• The trialling of creative modes of public engagement (e.g. exhibitions or film screenings)
  • The commercialisation of research findings through IP protection and/or business engagement
  • The formation or strengthening of networks outside academia (e.g. visits/meetings to build relationships, or the initial development of a web/social media platform)
  • Exchange or placement activities (e.g. within an external non-HEI organisations, or through the placement of a non-HEI partner within the University)
  • The development of pedagogical materials (e.g. online training resources or ‘train the trainer’ sessions)

The 2018/19 Fund is currently open for a special call for new applications, with a deadline of Friday, 1st March 2019.

Further details and the application form can be found on the Impact Funding page at www.salford.ac.uk/ref

If you would like to find out more about the Research Impact Fund, or impact in general, please contact Emma Sutton, Impact, Engagement and Environment Coordinator on research-impact@salford.ac.uk


Peer Review of Impact Case Studies

According to Fast Track Impact’s calculations (see: http://www.fasttrackimpact.com/single-post/2017/02/01/How-much-was-an-impact-case-study-worth-in-the-UK-Research-Excellence-Framework for further details), the best impact submissions to REF2014, i.e. those achieving a 4* star narrative case study, had a currency exchange of some £324,000 (£46,300 per year between 2015/16-2021/22). By contrast, a 4* research output was typically valued at between £5,000-£25,000. Generally speaking, impact case studies are thought to be worth around 5 times more than outputs at higher full-time equivalents (FTEs).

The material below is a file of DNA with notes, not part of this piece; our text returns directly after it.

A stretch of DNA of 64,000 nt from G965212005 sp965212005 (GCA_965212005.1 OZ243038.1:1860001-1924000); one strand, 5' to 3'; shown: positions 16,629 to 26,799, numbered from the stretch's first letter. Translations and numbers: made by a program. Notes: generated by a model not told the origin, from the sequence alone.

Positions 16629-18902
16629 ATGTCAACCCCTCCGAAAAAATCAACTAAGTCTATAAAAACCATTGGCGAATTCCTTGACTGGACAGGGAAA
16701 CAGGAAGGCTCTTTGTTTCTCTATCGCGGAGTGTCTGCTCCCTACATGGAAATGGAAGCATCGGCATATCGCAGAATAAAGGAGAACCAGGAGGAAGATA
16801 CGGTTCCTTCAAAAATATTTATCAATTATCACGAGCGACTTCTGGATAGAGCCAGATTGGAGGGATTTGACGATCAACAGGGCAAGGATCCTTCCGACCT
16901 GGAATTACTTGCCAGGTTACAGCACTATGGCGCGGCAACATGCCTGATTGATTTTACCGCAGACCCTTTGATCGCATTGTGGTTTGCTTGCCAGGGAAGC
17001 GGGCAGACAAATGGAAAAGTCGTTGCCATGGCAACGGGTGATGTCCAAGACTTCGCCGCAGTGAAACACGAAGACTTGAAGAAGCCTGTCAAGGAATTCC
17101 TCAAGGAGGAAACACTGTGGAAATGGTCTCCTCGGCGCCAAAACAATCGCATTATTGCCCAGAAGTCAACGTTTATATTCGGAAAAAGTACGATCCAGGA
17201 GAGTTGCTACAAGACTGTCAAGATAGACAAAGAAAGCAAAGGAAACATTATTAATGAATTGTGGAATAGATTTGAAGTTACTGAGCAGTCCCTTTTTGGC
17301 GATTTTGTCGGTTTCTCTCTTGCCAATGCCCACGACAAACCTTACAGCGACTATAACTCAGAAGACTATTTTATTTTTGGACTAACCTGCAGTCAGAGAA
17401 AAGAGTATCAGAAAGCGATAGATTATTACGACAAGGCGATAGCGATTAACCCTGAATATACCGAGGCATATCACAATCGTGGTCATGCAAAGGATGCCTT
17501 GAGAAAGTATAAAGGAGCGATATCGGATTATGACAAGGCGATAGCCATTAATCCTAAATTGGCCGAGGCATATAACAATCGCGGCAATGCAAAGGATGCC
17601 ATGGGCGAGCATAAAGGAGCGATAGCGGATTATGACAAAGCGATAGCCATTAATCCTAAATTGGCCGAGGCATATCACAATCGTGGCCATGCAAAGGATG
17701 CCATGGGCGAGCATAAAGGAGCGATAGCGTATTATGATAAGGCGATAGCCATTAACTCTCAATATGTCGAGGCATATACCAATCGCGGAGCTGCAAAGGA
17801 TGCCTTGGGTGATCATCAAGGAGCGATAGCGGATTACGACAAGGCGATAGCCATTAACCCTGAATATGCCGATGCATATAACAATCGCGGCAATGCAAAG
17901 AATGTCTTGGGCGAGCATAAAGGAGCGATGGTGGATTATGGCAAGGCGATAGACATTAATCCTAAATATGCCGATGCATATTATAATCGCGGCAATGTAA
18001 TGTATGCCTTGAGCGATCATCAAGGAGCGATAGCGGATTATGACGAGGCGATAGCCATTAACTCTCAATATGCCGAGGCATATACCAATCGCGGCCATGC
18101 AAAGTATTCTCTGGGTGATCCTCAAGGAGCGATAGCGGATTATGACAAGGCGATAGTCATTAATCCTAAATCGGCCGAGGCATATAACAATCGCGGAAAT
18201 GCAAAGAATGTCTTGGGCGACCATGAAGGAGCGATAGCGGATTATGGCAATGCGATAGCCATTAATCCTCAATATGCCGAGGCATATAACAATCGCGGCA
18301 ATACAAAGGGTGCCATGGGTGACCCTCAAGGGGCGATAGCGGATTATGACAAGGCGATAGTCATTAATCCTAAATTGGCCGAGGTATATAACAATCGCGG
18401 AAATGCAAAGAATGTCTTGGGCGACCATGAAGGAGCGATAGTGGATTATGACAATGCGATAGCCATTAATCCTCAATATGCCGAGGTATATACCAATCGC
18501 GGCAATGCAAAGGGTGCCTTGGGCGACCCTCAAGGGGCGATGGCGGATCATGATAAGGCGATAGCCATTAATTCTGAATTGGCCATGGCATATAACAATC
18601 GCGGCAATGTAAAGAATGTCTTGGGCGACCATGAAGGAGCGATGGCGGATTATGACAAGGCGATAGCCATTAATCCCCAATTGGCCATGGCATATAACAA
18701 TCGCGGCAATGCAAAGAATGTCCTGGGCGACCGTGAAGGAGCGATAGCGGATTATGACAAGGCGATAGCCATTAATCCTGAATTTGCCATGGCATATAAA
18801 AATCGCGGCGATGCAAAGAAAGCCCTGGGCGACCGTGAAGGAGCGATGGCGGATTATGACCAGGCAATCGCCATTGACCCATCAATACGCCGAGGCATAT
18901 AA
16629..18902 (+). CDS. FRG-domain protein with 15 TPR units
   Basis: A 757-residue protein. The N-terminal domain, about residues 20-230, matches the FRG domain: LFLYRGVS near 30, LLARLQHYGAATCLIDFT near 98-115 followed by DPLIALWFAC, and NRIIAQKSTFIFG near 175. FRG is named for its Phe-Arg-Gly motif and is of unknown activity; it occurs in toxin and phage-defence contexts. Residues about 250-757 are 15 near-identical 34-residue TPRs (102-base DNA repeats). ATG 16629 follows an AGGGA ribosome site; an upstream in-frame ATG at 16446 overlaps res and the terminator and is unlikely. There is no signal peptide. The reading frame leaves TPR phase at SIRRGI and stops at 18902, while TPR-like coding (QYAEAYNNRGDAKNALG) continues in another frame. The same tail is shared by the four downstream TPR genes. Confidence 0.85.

As such, the huge potential value this may bring to institutions cannot be underestimated, particularly given the increased weighting of impact from 20% to 25% for the next REF exercise in 2021. Consequently, institutions employ a number of strategies and resources to ensure the best possible outcomes of their REF impact submissions. For example, there are reports of significant sums being spent by some universities in the REF2014 exercise on copy editors or science writers in order to create compelling narratives that would stand up to the scrutiny of the REF panel members.

A robust internal and external peer review process is one means of tracking progress over time in order to enhance and improve narratives and impact evidence ahead of the final REF submission in 2020.

 

Upcoming peer review events

The University of Salford is undertaking its first external peer review of draft impact case studies this Summer as part of its REF Readiness exercise. This will give the University a snapshot of where things stand and where improvements still need to made in the 2 years leading up to the REF submission. The feedback from the external peer review will inform the planned internal peer review due to take place in early 2019.

 

Dates for the diary include:

Monday, 18 June 2018 – Friday, 29 June 2018: External peer review of 10 x impact case studies across UoAs      This will include review and annotation of draft case studies, an overview report, notes on potential grades and advice on how to enhance impact.

Monday, 25 June 2018 – Friday, 20 July 2018: University of Salford Festival of Research       A month-long programme of events celebrating and promoting the University’s valuable research. This will include a REF-focused impact case study writing workshop, an impact ‘writing retreat’ and one-to-one mentoring on impact narratives.

Wednesday, 27 June 2018: Fast Track Impact case study writing workshop with Prof Mark Reed           Mark will focus specifically on the REF and what makes a good impact case study, how to improve your writing around impact, as well as evidence collection tips. This workshop will also include detailed external peer review of 4 draft impact case studies, with recommendations of how these can be enhanced and improved.

 

To book: https://myadvantage.salford.ac.uk/students/events/Detail/597642/staff-development-fast-track-t

 

Why not take this opportunity to look at the upcoming peer review meetings and events information on our REF Intranet site at: https://teamsite.salford.ac.uk/sites/sc02/REF2021/SitePages/Training.aspx